“In our society, we don’t know what to do with people that become other,” says Dr. Kate Lassiter, assistant professor of Religious and Pastoral Studies at the College of Mount St. Joseph in Cincinnati, Ohio.
The “other” she is referring to are the men and women incarcerated whose voices go unheard and who, as some people perceive, become permanently identified as a delinquent or criminal. When she was 21-years old, Lassiter found herself working with inmates inside a correctional institution. She did not commit a crime, nor was she incarcerated. Instead, she spent her time inside prison walls dedicating her summer to prison ministry work.
It was the summer of 2000, in Hagerstown, Maryland. Lassiter divided her time working at Roxbury Correctional Institution, Maryland Correctional Institution, and Maryland Correctional Training Center. She entered the facilities not knowing what experiences she would encounter.
Lassiter never expected to be working in prison ministry. “It was just something I stumbled into,” she said.
She worked with a Catholic nun in a male correctional facility where she was known as “Sister Kate,” and for three days a week she performed counseling sessions, organized prayer and worship groups, and led church services. The other two days a week she spent in after-prison ministry at a social service agency that helped those individuals who were no longer incarcerated. This service provided basic needs, food, and also housing referrals.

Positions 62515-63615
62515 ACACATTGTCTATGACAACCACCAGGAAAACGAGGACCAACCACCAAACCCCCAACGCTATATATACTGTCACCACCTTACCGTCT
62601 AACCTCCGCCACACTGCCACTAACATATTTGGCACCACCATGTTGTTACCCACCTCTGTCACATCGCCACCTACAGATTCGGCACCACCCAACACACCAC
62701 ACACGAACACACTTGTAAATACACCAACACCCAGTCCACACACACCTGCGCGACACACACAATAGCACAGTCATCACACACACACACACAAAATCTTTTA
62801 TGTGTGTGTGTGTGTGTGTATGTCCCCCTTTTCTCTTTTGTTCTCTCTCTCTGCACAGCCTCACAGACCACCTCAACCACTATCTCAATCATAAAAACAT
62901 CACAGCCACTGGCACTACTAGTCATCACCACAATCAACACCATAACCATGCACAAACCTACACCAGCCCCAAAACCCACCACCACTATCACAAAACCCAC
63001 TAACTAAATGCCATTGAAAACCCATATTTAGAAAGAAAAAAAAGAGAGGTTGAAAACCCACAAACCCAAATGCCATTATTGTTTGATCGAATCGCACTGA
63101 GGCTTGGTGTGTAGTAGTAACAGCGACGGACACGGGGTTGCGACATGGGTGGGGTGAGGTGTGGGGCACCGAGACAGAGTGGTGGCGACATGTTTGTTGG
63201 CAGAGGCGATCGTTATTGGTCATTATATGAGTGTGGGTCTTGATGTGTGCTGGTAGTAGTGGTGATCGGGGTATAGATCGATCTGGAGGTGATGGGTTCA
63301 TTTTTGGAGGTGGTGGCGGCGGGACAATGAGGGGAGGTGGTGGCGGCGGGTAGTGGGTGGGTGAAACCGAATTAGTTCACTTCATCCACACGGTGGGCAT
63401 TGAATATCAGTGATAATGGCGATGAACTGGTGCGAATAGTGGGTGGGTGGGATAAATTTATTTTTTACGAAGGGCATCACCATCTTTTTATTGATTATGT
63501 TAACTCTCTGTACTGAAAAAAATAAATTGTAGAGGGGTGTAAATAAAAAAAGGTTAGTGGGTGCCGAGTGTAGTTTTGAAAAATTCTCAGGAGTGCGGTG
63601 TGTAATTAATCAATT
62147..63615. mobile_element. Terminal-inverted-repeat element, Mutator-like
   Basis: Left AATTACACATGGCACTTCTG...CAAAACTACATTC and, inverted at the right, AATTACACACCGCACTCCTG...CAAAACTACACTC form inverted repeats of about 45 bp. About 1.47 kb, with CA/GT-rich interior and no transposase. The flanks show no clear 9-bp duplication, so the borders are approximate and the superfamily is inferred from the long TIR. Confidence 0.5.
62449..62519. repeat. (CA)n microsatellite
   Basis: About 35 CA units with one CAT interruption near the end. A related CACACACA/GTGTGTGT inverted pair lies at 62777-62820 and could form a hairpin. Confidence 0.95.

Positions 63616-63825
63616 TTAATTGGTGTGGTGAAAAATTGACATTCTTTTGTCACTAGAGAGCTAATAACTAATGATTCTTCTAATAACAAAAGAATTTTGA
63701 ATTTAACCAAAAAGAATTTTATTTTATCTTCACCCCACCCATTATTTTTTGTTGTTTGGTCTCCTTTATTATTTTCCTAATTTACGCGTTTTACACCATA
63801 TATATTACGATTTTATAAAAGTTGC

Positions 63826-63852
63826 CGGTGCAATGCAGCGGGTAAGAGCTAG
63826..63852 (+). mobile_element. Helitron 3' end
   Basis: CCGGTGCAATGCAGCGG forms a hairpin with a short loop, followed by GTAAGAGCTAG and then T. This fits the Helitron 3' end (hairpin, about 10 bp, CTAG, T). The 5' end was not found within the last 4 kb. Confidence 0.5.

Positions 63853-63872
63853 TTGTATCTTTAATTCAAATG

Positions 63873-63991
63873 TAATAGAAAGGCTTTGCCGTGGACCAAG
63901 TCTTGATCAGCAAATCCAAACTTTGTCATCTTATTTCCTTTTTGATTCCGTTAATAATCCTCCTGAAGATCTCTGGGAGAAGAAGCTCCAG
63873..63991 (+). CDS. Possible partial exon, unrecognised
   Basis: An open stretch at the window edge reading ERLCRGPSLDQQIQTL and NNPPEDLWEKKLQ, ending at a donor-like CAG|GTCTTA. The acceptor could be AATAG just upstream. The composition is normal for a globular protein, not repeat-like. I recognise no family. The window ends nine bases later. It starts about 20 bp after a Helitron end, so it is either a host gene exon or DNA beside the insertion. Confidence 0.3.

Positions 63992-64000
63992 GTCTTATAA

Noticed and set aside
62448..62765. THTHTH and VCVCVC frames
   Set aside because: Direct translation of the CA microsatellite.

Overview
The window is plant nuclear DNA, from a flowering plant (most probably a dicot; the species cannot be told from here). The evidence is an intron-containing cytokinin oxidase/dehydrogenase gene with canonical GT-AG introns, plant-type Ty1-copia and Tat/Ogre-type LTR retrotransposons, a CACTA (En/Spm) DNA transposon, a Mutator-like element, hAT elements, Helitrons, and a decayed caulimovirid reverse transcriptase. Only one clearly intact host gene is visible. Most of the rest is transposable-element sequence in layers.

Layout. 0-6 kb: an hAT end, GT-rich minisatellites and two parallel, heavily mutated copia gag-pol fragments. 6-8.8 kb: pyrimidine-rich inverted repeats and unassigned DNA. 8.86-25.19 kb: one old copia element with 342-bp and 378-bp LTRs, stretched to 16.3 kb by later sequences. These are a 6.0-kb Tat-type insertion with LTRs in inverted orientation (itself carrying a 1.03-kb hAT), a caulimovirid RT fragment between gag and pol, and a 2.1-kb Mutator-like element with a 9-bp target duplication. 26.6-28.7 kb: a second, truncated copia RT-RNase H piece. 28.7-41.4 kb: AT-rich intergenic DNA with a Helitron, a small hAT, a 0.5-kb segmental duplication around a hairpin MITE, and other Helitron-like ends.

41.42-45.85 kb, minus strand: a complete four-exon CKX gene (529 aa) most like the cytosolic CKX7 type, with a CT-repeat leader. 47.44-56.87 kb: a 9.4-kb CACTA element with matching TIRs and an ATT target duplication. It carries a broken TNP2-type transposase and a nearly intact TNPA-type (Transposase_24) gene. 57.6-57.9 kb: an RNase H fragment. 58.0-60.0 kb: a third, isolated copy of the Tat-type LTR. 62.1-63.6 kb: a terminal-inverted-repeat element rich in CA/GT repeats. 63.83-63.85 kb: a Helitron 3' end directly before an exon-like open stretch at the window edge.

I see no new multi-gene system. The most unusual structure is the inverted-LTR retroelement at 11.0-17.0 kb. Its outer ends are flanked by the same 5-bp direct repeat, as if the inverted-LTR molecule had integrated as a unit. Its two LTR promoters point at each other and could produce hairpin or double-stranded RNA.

“Prisons were originally religious institutions intended for solitude and reflection,” says Lassiter. Through counseling inmates, she was able to witness the metanoia or spiritual transformation of men who wanted to turn their lives around for the better.
“It was hard, though, because I was never there 24/7,” she says. “There’s no way I could fully grasp or understand what it would be like to be in solitude all of the time.” She came to this realization on July 4, 2000. As she was walking out of the prison she glanced back at the barbed wire surrounding the facility and then looked up at the dark night sky being lit up with fireworks. Seeing the two elements, one symbolizing freedom and the other oppression, she realized how contrary the two were and how she was simply an outsider trying to understand what the people inside the walls were going through.
“Religion sets up guidelines for our lives,” says Lassiter, “and religion has an ability to empower one person.”
She remembered one man in particular, who at the time weighed over 400 pounds. After he began to accept Jesus into his life, he was inspired to not only turn his life around spiritually, but mentally and physically as well. He taught himself to run and lost nearly 200 pounds. He also went back and pursued his GED. After he allowed God into his life it inspired him to change his entire self.
The justice system uses incarceration to keep people oppressed. But to some of those who are incarcerated it is a “community to call home, where they encourage each other,” says Lassiter. In experiencing incarceration, an inmate can view it as a punishment or it can be viewed as a second chance to look within oneself and realize that through spirituality one has the ability to change his or her life.
Twelve years ago, Lassiter worked with what she describes as “people on the edge.” Now, as an assistant professor in the Department of Religious and Pastoral Studies, she still keeps in touch with her mentor and continues research around social justice issues to “support, guide and nourish those who find themselves incarcerated.
Lassiter believes that she positively influenced men’s lives through her ministry work and counseling.
Humbly, she says, “I don’t want to claim that I changed anyone’s life. It is just something I was called to do.”